The cheapest bank accounts on offer

By Staff Writer
By Ashleigh Brown, journalist, Justmoney 
Pay-as-you-transact (PAYT) accounts have been advertised as value for money, as clients only pay for what they use, but according to the latest Solidarity Bank Charges Report, these accounts are more expensive than Bundle Accounts. 
The Solidarity Bank Charges Report looks at five major South Africa Banks fees on various accounts to determine which is the cheapest, includingNedbank, First National Bank (FNB), Absa, Standard Bank, and Capitec. 
The report only deals with the bank charges of personal transactional accounts. Therefore, the cost of credit products such as credit cards, overdraft facilities, vehicle financing, home loans and personal loans are not highlighted in the report. Furthermore, the report does not look at the reward schemes for each of the banks either. 
Cheapest account
This year, the cheapest account is Capitec’s Global One Account – the company’s only transactional account. Riaan Stassen, the bank's previous CEO, said in 2011: “I have yet to understand why [a high net worth customer and a blue-collar customer] should pay different charges for using the same facilities.” Thus, Capitec’s account has no income segregations like other accounts. 
“Due to the fact that Capitec's Global One account pays appreciable interest on any positive balance, this account can still be crowned the cheapest. Any client who actively uses the bank account will unavoidably have a significant positive balance in the account on average during the course of each month,” highlighted the report.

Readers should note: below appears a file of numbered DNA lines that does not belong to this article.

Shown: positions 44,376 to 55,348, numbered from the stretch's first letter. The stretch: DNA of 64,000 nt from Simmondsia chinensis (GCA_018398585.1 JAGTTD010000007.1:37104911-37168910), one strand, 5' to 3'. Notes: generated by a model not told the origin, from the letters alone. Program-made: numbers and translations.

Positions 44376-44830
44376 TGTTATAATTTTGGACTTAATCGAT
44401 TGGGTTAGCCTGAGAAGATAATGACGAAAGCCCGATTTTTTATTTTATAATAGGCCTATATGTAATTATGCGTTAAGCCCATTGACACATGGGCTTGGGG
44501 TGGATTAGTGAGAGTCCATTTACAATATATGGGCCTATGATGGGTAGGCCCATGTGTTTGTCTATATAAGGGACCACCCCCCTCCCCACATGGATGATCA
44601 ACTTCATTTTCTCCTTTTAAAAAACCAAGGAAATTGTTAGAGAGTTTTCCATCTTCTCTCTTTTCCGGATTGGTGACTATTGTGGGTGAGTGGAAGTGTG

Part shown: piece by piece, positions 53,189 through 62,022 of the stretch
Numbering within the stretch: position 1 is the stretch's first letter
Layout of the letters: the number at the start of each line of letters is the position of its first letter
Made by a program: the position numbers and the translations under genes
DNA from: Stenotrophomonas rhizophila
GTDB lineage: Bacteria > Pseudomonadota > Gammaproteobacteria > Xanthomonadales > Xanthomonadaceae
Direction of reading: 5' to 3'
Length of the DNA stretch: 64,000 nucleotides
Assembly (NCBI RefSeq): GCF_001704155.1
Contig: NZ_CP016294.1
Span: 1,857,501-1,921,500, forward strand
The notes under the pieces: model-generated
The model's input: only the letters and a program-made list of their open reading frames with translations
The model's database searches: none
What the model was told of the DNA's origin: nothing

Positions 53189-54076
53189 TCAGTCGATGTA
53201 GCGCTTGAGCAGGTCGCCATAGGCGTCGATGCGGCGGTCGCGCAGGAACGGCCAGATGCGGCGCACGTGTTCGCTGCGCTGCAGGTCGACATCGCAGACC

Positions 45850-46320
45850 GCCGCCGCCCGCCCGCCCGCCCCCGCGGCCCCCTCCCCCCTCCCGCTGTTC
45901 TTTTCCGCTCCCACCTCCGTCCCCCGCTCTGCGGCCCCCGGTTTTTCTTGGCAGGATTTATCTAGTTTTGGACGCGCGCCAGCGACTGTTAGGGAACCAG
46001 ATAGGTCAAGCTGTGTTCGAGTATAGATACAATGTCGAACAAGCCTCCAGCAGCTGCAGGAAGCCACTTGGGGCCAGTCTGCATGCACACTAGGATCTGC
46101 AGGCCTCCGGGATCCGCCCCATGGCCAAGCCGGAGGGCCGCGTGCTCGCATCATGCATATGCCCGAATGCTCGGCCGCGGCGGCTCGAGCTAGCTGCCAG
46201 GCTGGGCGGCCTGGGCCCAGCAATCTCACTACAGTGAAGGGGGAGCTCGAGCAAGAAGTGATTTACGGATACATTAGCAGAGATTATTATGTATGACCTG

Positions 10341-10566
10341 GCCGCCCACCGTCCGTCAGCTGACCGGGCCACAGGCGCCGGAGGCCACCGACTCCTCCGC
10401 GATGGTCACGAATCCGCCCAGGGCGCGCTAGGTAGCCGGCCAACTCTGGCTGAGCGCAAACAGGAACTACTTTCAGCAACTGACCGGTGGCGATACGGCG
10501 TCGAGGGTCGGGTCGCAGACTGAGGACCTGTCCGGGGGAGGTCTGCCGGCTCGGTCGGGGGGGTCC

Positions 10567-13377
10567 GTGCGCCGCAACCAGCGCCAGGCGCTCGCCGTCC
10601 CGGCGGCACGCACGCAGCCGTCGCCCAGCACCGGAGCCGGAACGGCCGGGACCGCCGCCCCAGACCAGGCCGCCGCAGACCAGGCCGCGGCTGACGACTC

For example, with an average monthly balance of R2 380 a Capitec client will earn interest of R8, 56, which will lower the net bank charges to R22, 94 on the transaction profile with 12 transactions per month. The higher the balance, the higher the interest earned on the account. At an average balance of R8 762, for example, the bank charges on this transaction profile will be fully offset by the interest of R31, 50 per month.
(See report for full table of costs, click here). 
Low income
The Solidarity report is broken up into four different user profiles, highlighting the cheapest needs for each type of user. The first such profile is for low income users with basic needs, who would make 12 transactions per month. 
Although Capitec is still the cheapest account in this category, there is fierce competition from Absa’s Easy Transact account (R23 per month) and FNB’s EasyAccount (R22.95 per month). This is due to the fact that all the previous limitations on the Absa and FNB accounts, such as restrictions to access at certain branches or restrictions on internet banking services, no longer exist. “This means that these accounts now properly compete with Capitec. A notable feature of Absa's Transact account is that no fee is charged for unsuccessful debit orders – the only account offering this benefit,” explained the report. 
Low income with more needs
The second user profile is based on a client making 17 transactions per month. Again, Capitec is the cheapest account on offer at R39, 21 per month with a balance of R2 000, followed by Absa’s Flexi Value Bundle (R51, 25 per month) and FNB’s Smart Unlimited account (R52, 50 per month). However, the report highlighted that during the past few years, the number of accounts in this category have thinned out considerably.